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Medieval Irish Mether

A ceremonial drinking vessel with body and handles crafted from one piece of wood.

William Wakeman’s register entry for this object reads:

‘Mether with three handles which are prolonged some distance below the bottom, so as to form legs: there has been a fourth, now lost. Ornament the usual St Andrew crosses and chevron-like scorings. Square at mouth, round at base. Condition bad, much worm-eaten, bottom gone; had originally been hooped with iron at base…locality unknown.’ (3021: Wk 173).

What is a mether?

A mether can be described as a two or four handled medieval wooden drinking or storage vessel that typically features a quadrangular mouth tapering to a narrower rounded base. The body and handles were hand-carved from a single piece of wood such as yew, alder or willow, and the production sequence is illustrated here:

The base plate was made separately and usually inserted from the inside. Some methers had a metal or willow hoop set into an exterior rebate at the base. On the four handled examples the handles sometimes extended below the base to form legs. The surface was often left plain or decorated with incised with linear patterns.

What were they used for?

Feasting was an integral part of medieval Irish society. Wine, ale, mead, broth and milk were consumed with the food. Under the king’s or chieftain’s direction the four handled mether was passed in a 'full circuit' of the banqueting hall and guests were expected to drink moderately so that the mether could complete the circuit before the contents were drained (O'Sullivan, 2004, 88).

Some of the larger two handled methers were used for food storage. Tributes paid to the Abbey of St. Augustine of Lisgoole consisted of ‘yearlie twenty fower methers of butter, and fiftie methers of barlie’ (Lowry-Corry, 1938, 224) and several larger methers have been found filled with bog butter. (Downey, Synnott, Kelly and Stanton 2006).

Where were methers found?

Nearly half of the 124 methers in the Museum are known to have originated in the west, south-west and north of Ireland, where many were preserved through deliberate placement in bogs or were probably handed down through Gaelic families within a territory. For the rest, the find place was sometimes not noted on acquisition records or was unknown because methers are portable and were popular with collectors which sometimes meant that information on the origin became lost.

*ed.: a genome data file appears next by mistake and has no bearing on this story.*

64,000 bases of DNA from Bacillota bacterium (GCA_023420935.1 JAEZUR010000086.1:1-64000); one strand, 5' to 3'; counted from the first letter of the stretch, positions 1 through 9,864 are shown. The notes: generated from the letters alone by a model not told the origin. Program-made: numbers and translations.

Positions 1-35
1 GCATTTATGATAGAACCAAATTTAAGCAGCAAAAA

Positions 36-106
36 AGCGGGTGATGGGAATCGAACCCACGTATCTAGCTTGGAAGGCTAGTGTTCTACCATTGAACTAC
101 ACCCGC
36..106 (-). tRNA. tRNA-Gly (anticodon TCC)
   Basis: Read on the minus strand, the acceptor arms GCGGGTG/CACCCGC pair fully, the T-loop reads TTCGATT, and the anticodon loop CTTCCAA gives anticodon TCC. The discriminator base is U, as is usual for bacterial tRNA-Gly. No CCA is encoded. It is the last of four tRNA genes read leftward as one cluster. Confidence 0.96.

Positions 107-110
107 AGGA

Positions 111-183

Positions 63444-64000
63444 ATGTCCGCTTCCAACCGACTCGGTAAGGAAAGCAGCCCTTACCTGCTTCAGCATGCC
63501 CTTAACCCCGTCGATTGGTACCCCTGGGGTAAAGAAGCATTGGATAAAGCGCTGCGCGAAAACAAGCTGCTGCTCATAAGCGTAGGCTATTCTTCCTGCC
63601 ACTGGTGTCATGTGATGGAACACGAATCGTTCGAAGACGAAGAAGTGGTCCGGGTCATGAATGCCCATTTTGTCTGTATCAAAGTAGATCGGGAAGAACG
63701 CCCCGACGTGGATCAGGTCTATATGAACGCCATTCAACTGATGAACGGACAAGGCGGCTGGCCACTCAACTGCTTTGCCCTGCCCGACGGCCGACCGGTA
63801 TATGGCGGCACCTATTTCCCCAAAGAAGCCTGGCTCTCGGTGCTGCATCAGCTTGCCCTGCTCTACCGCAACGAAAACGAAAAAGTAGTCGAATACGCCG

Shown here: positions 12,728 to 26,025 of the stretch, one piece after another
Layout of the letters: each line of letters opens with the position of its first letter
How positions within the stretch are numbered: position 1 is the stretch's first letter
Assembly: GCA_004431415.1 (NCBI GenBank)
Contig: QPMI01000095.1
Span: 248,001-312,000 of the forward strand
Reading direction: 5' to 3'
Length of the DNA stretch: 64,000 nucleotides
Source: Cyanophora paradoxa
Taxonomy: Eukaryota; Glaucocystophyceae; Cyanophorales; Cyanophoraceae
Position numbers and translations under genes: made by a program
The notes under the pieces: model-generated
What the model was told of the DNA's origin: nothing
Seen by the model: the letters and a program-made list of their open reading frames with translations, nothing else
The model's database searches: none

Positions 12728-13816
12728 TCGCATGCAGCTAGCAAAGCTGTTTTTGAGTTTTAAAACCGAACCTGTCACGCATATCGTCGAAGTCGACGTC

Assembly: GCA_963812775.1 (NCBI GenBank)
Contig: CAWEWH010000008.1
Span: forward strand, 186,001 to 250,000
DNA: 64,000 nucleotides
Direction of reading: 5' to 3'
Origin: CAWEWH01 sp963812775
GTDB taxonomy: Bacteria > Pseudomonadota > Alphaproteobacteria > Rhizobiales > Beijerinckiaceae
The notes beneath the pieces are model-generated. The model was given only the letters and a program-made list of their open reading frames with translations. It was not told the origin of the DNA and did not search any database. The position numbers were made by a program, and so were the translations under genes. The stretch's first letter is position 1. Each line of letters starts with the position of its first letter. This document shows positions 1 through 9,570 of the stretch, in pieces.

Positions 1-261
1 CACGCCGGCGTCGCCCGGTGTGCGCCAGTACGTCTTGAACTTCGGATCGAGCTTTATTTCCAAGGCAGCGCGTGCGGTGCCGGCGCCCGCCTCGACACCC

The modern mether

The four handled mether featured in the Celtic revival of late nineteenth and early twentieth-century Ireland. This form was also used in the design of the Gaelic Athletic Association’s MacCarthy Cup, made from silver and awarded annually to the winners of the All-Ireland Senior Hurling Championship.

Learn more

Two four handled examples and a roughout (unfinished mether) are on display in the Medieval Ireland exhibition at National Museum of Ireland - Archaeology, Kildare St, Dublin 2.

A medieval example and two neo-Celtic methers are can be seen in the Curators Choice exhibition at the National Museum of Ireland - Decorative Arts & History, Collins Barracks, Dublin 7.


  • Downey, L, Synnott, C., Kelly, E.P., and Stanton, C. Bog Butter: Dating Profile and Location, Archaeology Ireland, Vol. 20, No. 1 (Spring, 2006), pp. 32-34.
  • Lowry-Corry, D. 1938. Davy’s Island church, Lower Lough Erne, Ulster Journal of Archaeology, Vol.1, pp. 222-226. Available at [accessed 1 Feb 2012]
  • O’Sullivan, C. 2004. Hospitality in Medieval Ireland, 900-1500. Four Courts Press: Dublin.


Medieval Irish Mether is located at:
On Display

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Luristan Bronzes

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Medieval Iron Dental Tool

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